<mute>KEY_MUTE</mute>
        <up>KEY_CHANNELUP</up>
        <down>KEY_CHANNELDOWN</down>
        <zero>KEY_0</zero>
        <one>KEY_1</one>
        <two>KEY_2</two>
        <three>KEY_3</three>
        <four>KEY_4</four>
        <five>KEY_5</five>
        <six>KEY_6</six>
        <seven>KEY_7</seven>
        <eight>KEY_8</eight>
        <nine>KEY_9</nine>
        <red>KEY_RED</red>
            <green>KEY_GREEN</green>
            <yellow>KEY_YELLOW</yellow>
            <blue>KEY_BLUE</blue>
        <star>KEY_NUMERIC_STAR</star>
        <hash>KEY_NUMERIC_POUND</hash>
        <subtitle>KEY_TEXT</subtitle>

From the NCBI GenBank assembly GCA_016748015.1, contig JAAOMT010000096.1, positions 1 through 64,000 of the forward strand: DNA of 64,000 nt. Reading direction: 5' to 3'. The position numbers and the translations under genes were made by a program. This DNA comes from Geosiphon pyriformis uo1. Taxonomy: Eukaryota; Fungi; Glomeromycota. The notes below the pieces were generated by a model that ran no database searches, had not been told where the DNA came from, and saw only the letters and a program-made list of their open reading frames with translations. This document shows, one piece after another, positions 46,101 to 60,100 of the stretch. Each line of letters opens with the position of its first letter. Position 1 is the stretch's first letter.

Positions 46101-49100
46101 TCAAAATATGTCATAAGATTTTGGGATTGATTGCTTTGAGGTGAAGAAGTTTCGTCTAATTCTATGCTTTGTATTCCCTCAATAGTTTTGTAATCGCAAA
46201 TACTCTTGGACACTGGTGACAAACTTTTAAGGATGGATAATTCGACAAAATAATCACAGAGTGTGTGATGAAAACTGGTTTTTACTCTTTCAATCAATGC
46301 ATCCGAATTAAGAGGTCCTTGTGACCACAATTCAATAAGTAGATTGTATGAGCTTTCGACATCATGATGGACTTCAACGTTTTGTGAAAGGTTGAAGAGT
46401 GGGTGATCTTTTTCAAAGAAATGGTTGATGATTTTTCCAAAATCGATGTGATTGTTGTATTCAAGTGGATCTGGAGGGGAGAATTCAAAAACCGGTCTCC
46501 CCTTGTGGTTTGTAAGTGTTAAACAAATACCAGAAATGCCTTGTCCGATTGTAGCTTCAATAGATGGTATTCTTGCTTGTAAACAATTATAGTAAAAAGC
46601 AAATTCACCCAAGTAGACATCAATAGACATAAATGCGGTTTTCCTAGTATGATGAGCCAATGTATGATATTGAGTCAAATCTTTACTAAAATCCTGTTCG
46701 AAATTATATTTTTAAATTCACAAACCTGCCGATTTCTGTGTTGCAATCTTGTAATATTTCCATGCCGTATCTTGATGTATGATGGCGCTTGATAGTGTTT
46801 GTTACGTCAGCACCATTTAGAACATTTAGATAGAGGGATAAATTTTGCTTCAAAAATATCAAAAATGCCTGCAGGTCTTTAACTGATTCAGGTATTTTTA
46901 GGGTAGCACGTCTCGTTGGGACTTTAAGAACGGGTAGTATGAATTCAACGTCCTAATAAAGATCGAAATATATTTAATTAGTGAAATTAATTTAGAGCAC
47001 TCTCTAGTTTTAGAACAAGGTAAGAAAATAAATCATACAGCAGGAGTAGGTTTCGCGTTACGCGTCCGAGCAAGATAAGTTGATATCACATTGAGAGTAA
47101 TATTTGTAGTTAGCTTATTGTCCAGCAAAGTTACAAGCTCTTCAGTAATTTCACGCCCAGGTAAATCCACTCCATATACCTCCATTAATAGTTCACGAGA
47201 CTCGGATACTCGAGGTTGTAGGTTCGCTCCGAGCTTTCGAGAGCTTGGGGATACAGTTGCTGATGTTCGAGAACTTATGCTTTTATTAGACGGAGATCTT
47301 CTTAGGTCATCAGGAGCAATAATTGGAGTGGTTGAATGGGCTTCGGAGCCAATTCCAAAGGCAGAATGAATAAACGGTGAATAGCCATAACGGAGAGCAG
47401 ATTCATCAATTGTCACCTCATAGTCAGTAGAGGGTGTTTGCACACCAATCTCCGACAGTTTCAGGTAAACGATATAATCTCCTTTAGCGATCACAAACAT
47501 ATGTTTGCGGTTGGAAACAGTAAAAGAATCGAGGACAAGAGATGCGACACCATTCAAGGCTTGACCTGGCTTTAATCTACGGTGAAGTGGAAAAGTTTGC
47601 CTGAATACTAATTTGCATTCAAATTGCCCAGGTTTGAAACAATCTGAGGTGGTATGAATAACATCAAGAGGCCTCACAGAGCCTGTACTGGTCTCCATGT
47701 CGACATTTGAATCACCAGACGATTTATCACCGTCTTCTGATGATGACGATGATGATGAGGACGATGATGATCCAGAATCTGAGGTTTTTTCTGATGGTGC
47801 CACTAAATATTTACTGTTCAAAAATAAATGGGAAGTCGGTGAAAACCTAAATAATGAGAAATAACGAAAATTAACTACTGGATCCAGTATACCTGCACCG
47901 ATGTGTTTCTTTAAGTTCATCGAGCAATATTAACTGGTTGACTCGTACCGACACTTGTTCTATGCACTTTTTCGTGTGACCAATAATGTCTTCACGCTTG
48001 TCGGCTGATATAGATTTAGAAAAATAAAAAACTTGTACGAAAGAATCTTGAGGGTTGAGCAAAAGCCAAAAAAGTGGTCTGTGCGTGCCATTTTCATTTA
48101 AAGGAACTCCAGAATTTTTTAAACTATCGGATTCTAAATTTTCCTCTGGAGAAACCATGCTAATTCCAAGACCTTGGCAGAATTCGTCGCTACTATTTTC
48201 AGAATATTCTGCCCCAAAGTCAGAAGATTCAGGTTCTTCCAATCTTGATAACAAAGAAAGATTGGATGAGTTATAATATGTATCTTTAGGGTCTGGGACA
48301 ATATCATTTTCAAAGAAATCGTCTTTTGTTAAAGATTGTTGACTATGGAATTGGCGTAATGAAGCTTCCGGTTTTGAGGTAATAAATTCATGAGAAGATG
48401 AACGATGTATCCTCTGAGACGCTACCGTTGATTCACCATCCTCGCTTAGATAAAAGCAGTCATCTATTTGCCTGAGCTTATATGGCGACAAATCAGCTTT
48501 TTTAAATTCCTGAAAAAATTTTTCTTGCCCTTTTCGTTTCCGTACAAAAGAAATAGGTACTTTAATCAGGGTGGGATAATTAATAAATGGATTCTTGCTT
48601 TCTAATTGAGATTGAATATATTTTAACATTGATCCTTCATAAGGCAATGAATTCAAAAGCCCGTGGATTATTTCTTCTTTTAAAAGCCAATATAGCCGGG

<title>KEY_TITLE</title>
        <clear>KEY_CLEAR</clear>
    </remote>
</lircmap>

Zotac ZBOX nano AD10 + XBMCbuntu + tweaks = awesome media center

I finally had enough of running XBMC on the Apple TV, it wasn’t the fastest box on the planet and the remote is not the easiest of things to use to navigate around. The last update was the proverbial straw. In order to watch Netflix in the UK I needed to update my ATV2 to a IOS 5.x version which was all cool, except that at the time there was only a tethered jailbreak. This was not such a problem until the other day when the ATV2 decided to have a fit and freeze, which needed a restart, which needed a tethered boot, which I couldn’t get going for love nor money. Signs seem to indicate a dodgy USB cable, so at some point I’ll try and sort it out, but the most obvious solution seemed to be to move to an actual computer, rather than a walled garden with a hole punched in it.